Edward R. Murrow vs. McCarthyism
Born in Polecat Creek, North Carolina on April 25, 1908, Edward R. Murrow was raised by Quakers. He attended the University of Washington and Stanford University, but finished his education at Washington State College. Married in 1934 to Janet Hungtington Brewster, the couple had one son, while he was Assistant Director of the Institution of International Education. Murrow made his broadcasting debut to America as Director of CBS’s European Bureau in London, during WWII’s Battle of Britain, in 1937. Following his initial broadcast, Murrow had several jobs, including CBS vice-president and Director of Public Affairs, radio broadcaster, and television producer and host. His broadcasting programs included Hear It Now (later See It Now), Person to Person, and Small World.
Following World War II, Murrow worked with Fred Friendly on the radio program Hear It Now. This program was converted to a television program See It Now. Murrow’s most celebrated and remembered journalism contributions were the use of See It Now to combat the efforts of Senator Joseph R. McCarthy of Wisconsin. During the Cold War, some believed the Communists blended with the rest of the population, and McCarthy attempted to weed out and punish these members through public and nationally televised Senate Committee hearings.
Murrow was anti-communist, while maintaining his deep rooted passion for civil and political liberties. He felt McCarthy was leading a devastating campaign against innocent citizens, backed by unproven facts. In a joint effort, Murrow and Friendly worked to create a half-hour program to expose McCarthy’s weakly supported anti-Communism campaign. Due to the network’s Fairness Doctrine Policy, the CBS network awarded McCarthy equal time to defend himself, and in the process, attacked Murrow.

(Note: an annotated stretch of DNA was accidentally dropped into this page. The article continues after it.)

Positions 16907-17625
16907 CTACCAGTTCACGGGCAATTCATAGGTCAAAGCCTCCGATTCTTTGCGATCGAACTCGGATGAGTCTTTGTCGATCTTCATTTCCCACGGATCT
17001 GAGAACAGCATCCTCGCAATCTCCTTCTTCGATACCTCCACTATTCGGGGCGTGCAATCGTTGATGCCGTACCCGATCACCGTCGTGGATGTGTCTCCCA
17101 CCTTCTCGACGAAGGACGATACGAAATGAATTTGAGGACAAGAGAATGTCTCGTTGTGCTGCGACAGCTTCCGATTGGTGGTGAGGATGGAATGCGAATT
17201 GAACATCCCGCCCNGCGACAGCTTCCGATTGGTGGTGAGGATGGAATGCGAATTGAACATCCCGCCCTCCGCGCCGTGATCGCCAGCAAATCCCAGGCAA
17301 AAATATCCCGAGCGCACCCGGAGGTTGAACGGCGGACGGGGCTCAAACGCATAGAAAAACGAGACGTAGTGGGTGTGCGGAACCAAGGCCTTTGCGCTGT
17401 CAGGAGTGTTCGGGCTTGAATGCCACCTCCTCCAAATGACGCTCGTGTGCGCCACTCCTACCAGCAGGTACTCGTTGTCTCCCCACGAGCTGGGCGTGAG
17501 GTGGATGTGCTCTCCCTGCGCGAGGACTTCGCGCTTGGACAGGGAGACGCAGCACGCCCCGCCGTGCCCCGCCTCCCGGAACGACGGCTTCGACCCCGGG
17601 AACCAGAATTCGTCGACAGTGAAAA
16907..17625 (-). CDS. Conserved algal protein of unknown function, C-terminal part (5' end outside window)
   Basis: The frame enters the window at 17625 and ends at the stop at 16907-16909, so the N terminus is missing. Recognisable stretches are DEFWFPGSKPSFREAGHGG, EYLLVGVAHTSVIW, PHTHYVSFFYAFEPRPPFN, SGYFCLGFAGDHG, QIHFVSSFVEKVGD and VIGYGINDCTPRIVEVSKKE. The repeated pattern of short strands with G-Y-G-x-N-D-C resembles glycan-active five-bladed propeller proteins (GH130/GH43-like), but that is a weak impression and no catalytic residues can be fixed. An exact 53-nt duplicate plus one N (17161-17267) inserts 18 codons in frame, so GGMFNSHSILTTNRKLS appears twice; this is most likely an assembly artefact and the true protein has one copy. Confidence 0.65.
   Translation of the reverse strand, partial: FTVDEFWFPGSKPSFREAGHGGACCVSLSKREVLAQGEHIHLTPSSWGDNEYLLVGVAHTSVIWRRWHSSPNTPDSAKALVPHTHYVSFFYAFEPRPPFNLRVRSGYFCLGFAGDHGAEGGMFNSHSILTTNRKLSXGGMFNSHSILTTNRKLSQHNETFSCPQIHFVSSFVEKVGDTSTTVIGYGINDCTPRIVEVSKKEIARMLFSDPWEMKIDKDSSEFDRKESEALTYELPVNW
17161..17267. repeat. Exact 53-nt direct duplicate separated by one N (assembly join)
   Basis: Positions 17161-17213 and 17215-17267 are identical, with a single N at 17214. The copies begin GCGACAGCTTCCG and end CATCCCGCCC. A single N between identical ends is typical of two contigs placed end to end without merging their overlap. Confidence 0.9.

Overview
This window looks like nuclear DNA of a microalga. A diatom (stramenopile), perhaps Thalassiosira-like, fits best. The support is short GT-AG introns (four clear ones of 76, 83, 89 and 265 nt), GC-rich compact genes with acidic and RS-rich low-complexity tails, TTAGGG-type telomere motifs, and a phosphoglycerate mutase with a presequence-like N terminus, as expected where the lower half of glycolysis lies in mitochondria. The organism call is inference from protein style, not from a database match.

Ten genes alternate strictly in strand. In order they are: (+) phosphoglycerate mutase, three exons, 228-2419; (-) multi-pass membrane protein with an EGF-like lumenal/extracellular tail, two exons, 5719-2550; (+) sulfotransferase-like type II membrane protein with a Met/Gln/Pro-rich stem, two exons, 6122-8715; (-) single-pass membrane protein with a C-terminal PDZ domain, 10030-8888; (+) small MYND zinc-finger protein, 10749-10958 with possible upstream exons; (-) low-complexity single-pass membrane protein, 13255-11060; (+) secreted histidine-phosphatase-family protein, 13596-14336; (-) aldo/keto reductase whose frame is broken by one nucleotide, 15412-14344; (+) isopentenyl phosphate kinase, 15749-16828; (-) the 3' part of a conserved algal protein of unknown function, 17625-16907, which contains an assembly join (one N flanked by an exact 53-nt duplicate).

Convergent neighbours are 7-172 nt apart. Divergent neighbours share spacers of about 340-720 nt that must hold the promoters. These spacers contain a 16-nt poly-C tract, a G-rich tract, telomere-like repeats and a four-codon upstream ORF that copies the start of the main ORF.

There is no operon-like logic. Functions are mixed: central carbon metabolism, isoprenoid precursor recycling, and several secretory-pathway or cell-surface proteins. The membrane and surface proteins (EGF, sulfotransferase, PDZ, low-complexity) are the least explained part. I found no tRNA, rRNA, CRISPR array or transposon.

In the show, Murrow would play parts of McCarthy’s speech, while criticizing and highlighting fallacies and contradictions. Murrow’s analysis of McCarthy’s weak charges and statements questioned McCarthy’s credibility. Murrow’s efforts finally paid off on December 2, 1954, when the U.S. Senate adopted a resolution reprimanding McCarthy for his witch hunt against innocent citizens. Murrow helped ease some fears of spies in the U.S. living among the public and he made sure innocent citizens received justice.
Researched by Rachel M. Carey
Volunteer of the Cold War Museum
Cosby High School
“Edward R Murrow.” American Masters. Public Broadcasting Station. 22 May 2008
Friedman, Michael J.. “See It Now: Murrow vs. McCarthy.” About America: Edward R Murrow. April 2006. U.S. Department of State. 8 May 2008
The Museum of Broadcast Communications, “Murrow, Edward R. U.S. Broadcast Journalist.” The Museum of Broadcast Communications. The Museum of Broadcast Communications. 8 May 2008 http://www.mseum.tv/museumsection.php.
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